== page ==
Meeting of the Bryn Mawr Book Group on Tuesday, December 15, 2014
For Moon Tiger by Penelope Lively
(I was unable to attend this meeting, so here follow some comments on the book gleaned from an article in The Guardian by Sam Jordison.)
“Ludicrously patronised by reviewers, Penelope Lively’s novel is actually one of the very best Booker winners ever.”
Two lovers – Claudia and Tom – [are] on one of their last snatched nights together in Cairo during the Second World War. [Lively’s] descriptions of Egypt in 1942 … rival those in the Alexandria Quartet for vividness and power.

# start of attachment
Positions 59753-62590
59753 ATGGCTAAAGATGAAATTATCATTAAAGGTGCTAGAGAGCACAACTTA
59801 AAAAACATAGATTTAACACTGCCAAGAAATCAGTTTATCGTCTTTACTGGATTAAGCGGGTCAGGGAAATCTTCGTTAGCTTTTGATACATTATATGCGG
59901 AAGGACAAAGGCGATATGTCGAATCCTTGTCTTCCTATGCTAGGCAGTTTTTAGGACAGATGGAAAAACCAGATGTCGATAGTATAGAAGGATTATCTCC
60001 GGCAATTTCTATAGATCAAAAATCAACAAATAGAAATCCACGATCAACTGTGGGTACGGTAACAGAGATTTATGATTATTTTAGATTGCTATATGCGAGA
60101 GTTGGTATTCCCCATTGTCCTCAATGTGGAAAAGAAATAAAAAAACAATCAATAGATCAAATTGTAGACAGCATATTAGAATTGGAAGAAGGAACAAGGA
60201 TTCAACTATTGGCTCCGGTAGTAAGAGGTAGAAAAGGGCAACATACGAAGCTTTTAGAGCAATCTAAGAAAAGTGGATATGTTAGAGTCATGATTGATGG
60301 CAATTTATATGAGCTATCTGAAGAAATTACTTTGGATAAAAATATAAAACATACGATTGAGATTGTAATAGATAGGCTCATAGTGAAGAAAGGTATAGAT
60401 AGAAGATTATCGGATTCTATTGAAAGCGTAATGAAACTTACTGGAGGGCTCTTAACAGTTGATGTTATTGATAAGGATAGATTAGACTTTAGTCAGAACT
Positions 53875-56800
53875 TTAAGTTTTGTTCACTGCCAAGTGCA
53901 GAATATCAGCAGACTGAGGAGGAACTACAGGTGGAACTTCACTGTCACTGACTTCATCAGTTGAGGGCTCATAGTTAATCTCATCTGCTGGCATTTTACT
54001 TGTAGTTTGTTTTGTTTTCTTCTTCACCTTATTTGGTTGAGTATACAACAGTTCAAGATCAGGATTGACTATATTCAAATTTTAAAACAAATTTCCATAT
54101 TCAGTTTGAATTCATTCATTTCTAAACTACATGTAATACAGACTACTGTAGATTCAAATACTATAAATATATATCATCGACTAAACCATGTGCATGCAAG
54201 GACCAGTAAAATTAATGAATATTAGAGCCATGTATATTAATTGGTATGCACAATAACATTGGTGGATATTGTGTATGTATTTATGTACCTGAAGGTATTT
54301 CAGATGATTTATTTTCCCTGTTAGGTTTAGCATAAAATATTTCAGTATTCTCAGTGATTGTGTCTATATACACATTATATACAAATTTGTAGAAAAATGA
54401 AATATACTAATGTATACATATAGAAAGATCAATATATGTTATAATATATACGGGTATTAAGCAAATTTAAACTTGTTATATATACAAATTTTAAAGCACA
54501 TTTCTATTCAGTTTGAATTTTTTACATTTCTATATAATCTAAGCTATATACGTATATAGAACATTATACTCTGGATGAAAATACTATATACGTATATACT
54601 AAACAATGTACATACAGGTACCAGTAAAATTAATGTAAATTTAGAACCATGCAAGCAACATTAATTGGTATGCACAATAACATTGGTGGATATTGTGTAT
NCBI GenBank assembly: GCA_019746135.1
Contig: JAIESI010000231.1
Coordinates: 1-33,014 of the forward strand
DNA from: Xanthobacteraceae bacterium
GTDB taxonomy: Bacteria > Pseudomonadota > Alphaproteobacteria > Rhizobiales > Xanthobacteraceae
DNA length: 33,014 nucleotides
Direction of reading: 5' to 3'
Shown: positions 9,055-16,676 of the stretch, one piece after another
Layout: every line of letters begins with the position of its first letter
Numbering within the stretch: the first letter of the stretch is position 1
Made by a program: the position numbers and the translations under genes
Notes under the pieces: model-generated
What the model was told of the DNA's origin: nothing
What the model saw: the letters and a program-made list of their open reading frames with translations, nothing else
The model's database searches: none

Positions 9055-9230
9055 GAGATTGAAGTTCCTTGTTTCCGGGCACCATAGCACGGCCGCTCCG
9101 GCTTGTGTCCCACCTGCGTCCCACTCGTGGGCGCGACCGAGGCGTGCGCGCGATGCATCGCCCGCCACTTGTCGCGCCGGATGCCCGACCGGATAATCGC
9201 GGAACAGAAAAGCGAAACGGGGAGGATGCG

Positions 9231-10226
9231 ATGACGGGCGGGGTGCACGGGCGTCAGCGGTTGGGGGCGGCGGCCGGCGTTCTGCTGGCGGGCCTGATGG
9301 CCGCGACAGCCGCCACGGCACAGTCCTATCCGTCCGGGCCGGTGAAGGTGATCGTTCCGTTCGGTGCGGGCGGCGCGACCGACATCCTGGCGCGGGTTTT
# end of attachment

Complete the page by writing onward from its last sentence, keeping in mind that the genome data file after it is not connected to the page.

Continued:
In Claudia Hampton, Lively has worked the impressive trick of creating a mean-spirited, selfish character with whom one can’t help falling in love. We meet her as she lies dying and is occupying herself by composing a history of the world in her head – with herself as the heroine.
Moon Tiger is actually a singularly tough book. It doesn’t flinch from unpleasantness (including incest and death, random, sudden and prolonged); it asks hard questions about memory and history and personal legacy; it’s stylistically demanding and inventive.